Less than 24 hours later, Cunningham was designated for assignment to make room on the roster for first baseman Brent Lillibridge who had just been acquired from the Red Sox. Manager Manny Acta had high praise for Cunningham as a teammate, but his .197 average in 97 appearances was not enough to keep him on the big league team. 

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Game 68

July 1, 1951 – Bob Feller’s Third No-Hitter (Not a Shutout)

On the first Sunday in July, the Tigers were visiting Municipal Stadium. Bob Feller was on the mound facing Detroit’s Bob Cain.

Bob Feller on a Roadmaster bicycle, made by the Cleveland Welding Company

With runners on second and third in the bottom of the first, Luke Easter grounded to short scoring Dale Mitchell from third.

In the Detroit half of the first, Tigers shortstop Johnny Lipon reached on an error by Tribe shortstop Ray Boone. With Jerry Priddy at the plate, Lipon stole second and advanced to third on a wild throw by Dick Kryhoski. Lipon scored on a sacrifice fly by George Kell, tying the game at 1-1.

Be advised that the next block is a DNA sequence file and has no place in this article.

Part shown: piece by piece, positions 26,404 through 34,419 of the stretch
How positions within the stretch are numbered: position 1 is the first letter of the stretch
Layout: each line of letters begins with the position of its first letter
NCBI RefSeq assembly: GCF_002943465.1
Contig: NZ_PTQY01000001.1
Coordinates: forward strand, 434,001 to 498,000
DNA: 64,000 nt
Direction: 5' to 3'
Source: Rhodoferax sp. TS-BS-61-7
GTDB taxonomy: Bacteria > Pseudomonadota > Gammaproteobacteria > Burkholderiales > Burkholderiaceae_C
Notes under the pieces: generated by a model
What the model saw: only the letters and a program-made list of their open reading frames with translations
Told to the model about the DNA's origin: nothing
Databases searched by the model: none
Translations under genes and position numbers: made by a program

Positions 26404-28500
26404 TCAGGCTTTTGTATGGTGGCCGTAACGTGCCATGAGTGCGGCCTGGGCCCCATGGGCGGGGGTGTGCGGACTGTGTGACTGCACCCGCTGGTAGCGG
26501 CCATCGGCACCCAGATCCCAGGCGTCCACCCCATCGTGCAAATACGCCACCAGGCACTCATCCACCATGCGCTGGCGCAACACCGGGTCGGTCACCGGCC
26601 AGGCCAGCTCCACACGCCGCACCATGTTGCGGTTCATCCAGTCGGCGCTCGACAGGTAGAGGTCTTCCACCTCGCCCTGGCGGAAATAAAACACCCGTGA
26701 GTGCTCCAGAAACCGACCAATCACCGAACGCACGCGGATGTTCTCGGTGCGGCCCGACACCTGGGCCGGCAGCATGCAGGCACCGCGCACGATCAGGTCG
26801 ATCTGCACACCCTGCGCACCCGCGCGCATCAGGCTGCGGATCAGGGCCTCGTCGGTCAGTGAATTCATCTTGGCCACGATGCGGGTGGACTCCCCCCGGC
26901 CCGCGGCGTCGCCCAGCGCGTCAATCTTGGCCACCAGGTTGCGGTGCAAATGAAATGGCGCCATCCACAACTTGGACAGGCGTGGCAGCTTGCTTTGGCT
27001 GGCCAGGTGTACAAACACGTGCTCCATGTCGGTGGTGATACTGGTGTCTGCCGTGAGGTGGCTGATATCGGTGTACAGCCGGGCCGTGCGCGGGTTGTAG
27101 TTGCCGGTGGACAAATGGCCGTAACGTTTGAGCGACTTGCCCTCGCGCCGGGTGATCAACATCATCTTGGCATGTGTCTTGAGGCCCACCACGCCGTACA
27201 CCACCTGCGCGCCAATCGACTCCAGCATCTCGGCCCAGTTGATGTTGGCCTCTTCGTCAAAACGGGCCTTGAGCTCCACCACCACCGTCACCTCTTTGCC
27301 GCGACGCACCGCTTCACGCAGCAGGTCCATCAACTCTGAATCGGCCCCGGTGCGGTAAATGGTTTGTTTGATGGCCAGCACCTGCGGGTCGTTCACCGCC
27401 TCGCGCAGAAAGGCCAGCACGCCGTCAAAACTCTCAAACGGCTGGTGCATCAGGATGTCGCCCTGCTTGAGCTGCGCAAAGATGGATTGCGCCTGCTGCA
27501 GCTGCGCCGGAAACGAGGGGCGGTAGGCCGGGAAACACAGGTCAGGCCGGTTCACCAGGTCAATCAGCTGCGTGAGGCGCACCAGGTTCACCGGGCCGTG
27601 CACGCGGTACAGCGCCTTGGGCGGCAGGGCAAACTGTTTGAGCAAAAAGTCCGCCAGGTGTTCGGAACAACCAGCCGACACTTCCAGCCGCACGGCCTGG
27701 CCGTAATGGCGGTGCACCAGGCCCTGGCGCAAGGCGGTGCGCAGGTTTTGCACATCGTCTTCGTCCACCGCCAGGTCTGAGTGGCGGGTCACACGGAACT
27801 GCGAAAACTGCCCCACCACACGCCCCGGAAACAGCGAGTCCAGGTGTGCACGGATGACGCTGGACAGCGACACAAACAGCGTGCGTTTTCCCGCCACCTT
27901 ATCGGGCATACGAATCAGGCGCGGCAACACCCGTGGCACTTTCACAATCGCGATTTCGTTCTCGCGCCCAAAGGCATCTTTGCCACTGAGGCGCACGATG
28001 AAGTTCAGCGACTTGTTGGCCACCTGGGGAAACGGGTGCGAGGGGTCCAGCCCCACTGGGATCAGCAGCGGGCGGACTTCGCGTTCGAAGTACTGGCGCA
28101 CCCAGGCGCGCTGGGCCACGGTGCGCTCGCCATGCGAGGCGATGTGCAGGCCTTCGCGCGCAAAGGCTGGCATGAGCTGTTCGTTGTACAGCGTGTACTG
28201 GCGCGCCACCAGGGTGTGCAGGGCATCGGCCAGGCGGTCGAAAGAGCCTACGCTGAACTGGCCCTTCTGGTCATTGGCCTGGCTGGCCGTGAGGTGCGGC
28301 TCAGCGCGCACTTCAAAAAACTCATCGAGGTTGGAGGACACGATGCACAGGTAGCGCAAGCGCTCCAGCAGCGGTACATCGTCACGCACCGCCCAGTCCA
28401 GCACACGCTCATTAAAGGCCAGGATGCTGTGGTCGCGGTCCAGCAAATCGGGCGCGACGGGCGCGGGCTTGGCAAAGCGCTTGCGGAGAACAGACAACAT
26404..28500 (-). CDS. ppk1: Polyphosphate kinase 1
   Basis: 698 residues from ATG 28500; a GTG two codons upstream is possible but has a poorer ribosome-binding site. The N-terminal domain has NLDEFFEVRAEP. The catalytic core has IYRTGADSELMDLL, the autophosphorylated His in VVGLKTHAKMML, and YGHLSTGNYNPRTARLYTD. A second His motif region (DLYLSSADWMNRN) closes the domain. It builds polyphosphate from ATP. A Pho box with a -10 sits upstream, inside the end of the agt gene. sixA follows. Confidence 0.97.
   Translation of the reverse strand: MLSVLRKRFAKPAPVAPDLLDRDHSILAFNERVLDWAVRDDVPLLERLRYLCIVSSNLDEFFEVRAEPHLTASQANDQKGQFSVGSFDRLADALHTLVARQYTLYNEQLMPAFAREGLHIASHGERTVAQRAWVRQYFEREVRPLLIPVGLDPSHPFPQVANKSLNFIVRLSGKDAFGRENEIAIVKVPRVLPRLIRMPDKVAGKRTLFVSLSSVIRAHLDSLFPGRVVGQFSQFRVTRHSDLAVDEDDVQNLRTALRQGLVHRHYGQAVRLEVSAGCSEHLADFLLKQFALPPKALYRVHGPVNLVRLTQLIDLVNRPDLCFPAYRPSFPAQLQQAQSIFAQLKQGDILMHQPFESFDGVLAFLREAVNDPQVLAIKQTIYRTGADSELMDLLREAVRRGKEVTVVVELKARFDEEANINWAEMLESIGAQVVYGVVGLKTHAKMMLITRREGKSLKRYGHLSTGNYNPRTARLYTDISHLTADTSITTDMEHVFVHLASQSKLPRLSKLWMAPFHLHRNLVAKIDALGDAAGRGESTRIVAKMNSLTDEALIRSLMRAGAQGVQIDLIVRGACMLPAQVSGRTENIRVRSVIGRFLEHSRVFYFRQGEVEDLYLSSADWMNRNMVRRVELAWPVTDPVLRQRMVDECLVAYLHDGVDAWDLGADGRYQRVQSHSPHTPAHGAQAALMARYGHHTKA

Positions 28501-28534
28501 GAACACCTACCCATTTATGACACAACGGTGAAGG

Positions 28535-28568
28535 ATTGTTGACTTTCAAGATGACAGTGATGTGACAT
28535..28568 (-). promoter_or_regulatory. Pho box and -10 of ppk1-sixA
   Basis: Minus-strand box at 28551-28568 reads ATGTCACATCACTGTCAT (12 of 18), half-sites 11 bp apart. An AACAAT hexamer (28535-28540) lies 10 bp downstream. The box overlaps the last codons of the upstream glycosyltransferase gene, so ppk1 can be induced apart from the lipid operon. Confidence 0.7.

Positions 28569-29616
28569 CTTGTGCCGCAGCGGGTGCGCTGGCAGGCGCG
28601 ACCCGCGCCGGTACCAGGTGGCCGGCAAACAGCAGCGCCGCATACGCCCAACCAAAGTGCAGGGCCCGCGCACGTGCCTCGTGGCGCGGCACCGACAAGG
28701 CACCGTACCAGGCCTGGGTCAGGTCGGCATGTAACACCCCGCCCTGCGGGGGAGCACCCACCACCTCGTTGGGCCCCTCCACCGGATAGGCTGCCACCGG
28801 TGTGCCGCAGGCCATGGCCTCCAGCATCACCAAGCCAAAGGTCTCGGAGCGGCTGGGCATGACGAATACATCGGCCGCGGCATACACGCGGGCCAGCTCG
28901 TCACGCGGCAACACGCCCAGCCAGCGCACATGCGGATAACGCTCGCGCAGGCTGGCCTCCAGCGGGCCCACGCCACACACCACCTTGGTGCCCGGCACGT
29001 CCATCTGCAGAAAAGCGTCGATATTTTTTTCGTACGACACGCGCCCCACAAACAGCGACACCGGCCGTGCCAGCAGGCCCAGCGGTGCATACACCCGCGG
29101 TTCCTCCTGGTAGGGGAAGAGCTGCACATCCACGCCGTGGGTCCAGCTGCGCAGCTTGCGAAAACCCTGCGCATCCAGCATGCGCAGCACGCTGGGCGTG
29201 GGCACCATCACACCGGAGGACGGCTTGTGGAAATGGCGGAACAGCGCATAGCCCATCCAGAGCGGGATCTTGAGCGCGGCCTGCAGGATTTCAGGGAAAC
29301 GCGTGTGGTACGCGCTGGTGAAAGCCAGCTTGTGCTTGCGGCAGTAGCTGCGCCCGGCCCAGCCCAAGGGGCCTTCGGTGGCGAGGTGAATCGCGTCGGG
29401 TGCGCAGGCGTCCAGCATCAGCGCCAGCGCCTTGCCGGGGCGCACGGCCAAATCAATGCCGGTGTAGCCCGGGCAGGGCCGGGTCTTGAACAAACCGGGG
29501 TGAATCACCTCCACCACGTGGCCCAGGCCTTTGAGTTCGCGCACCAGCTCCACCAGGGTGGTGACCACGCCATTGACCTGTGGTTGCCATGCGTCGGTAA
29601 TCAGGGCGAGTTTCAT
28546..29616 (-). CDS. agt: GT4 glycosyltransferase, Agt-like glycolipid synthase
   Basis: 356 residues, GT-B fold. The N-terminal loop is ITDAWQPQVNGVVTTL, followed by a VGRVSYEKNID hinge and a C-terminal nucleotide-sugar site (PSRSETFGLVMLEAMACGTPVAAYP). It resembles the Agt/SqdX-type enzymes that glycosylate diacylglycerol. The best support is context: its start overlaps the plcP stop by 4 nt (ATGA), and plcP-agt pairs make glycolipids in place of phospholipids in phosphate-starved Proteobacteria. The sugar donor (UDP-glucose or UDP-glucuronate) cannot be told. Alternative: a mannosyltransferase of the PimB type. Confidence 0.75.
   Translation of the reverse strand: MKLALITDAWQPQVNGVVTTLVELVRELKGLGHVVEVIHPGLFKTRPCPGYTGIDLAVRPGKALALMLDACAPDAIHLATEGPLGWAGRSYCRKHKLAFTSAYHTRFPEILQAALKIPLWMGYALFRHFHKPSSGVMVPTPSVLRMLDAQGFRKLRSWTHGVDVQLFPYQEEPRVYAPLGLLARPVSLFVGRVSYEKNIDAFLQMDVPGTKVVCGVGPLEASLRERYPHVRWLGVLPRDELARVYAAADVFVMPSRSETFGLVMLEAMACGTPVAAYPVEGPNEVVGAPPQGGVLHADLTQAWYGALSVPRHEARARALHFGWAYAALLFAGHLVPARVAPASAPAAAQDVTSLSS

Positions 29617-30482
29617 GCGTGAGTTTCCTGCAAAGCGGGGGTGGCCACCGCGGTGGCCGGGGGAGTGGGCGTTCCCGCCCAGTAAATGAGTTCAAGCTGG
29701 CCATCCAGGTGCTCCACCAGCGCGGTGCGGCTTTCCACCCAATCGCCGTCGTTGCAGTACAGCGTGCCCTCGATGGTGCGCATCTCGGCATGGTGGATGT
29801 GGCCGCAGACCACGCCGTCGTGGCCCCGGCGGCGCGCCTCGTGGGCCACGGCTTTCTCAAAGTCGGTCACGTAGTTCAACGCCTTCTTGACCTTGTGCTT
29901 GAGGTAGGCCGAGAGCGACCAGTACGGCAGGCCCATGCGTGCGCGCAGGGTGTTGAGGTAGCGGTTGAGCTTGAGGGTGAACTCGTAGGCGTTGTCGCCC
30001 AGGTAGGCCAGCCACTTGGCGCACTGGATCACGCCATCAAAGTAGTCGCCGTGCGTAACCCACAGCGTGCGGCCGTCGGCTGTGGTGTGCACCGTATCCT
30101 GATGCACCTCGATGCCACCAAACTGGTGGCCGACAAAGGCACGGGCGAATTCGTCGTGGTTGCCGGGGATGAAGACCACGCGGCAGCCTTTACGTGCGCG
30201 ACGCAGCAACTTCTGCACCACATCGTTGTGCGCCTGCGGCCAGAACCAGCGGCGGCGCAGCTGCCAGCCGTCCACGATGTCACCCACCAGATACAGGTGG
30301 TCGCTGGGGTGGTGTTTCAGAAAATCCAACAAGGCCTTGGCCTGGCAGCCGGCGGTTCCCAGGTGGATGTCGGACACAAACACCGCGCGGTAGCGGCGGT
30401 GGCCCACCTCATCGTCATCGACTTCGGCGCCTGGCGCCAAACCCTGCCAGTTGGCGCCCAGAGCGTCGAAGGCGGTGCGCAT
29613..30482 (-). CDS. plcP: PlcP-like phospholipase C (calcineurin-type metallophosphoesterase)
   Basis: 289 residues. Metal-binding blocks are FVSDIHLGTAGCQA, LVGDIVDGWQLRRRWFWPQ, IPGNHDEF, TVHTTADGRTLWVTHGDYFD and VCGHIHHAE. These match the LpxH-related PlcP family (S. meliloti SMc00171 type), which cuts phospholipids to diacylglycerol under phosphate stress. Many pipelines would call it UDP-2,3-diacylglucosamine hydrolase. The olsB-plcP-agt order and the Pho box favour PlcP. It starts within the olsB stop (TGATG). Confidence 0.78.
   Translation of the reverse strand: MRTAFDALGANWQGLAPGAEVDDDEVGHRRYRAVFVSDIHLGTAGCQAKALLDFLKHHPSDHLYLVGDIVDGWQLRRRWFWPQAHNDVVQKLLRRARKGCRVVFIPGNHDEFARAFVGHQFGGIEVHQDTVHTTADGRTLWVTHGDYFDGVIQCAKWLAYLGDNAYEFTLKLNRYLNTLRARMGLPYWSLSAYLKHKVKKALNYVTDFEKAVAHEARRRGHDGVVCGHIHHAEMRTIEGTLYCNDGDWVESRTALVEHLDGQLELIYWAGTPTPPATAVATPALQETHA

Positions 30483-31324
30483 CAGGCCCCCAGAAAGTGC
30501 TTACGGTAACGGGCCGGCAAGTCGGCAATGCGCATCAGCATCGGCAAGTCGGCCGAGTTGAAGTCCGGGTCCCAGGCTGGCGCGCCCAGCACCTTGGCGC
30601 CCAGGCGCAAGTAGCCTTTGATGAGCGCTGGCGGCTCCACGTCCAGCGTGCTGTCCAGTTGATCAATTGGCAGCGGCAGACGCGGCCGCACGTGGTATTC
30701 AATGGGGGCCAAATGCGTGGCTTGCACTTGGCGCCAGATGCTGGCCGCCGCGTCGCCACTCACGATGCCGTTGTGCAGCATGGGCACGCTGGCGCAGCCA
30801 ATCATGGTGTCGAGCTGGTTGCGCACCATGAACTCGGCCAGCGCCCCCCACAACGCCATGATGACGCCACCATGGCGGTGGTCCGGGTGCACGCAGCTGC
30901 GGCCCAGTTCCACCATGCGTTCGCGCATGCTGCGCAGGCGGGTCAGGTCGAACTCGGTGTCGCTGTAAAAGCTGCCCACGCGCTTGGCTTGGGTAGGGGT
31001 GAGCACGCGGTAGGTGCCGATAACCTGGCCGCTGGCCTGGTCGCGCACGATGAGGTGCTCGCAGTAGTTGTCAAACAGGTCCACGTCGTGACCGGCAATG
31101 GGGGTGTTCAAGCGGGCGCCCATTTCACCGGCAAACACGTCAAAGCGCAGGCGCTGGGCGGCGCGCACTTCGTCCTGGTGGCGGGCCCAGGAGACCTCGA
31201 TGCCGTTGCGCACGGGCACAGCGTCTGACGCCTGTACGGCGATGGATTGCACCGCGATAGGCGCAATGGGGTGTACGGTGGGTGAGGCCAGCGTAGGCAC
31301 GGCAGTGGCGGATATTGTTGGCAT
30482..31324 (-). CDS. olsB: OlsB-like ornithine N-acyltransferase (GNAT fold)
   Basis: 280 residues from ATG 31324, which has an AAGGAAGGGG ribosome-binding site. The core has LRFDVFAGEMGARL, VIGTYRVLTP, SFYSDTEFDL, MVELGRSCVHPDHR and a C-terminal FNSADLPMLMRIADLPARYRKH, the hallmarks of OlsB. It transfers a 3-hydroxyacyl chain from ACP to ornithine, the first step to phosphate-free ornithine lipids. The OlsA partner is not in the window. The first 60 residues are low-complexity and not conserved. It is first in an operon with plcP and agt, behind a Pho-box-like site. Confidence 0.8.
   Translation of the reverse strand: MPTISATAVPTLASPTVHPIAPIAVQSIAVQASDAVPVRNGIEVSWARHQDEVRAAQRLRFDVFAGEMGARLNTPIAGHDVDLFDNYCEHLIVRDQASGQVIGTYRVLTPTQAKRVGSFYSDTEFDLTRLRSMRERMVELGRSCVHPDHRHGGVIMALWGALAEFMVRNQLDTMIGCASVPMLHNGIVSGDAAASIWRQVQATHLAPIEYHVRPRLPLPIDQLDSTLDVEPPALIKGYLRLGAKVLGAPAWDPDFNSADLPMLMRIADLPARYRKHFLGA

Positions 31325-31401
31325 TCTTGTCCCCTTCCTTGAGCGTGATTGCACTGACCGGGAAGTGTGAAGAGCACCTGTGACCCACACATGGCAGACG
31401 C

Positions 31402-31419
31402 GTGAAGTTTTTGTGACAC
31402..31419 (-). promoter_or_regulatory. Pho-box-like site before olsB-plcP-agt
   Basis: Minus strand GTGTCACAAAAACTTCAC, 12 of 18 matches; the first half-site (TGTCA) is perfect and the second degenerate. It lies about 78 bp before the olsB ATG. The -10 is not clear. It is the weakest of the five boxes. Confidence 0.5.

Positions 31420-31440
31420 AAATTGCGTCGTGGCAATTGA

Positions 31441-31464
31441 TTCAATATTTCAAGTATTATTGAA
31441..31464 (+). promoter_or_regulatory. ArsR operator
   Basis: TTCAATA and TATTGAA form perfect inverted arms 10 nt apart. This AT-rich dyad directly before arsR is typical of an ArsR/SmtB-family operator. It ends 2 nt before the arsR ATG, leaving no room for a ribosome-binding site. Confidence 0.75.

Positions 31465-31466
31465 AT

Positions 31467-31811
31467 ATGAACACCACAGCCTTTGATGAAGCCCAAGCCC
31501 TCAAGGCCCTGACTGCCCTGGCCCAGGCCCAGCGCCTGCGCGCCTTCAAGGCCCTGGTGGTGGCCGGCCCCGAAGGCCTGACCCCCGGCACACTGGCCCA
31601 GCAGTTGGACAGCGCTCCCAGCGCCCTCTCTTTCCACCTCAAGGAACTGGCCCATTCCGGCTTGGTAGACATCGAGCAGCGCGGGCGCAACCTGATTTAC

Feller issued two walks, but otherwise had the Tigers offense locked down. Feller later remarked to the Plain Dealer, “My fast ball and curve were nothing to brag about so I was depending on the slider most of the time. The fast one got better as the game moved along and I used it quite a bit in the late innings.”

In the bottom of the eighth, Sam Chapman had a one-out triple. Milt Neilson replaced him as a pinch runner. Luke Easter drove in the winning run with a single to right field which scored Neilson easily.

Feller faced the heart of the Tigers batting order in the top of the ninth. He got Charlie Keller and George Kell to fly out to right and left field, respectively. Vic Wertz was up with the Tigers down to their last out. A month earlier, Wertz broke up Bob Lemon’s bid for a perfect game. Feller struck out Wertz looking to end the game and earn his third no hitter.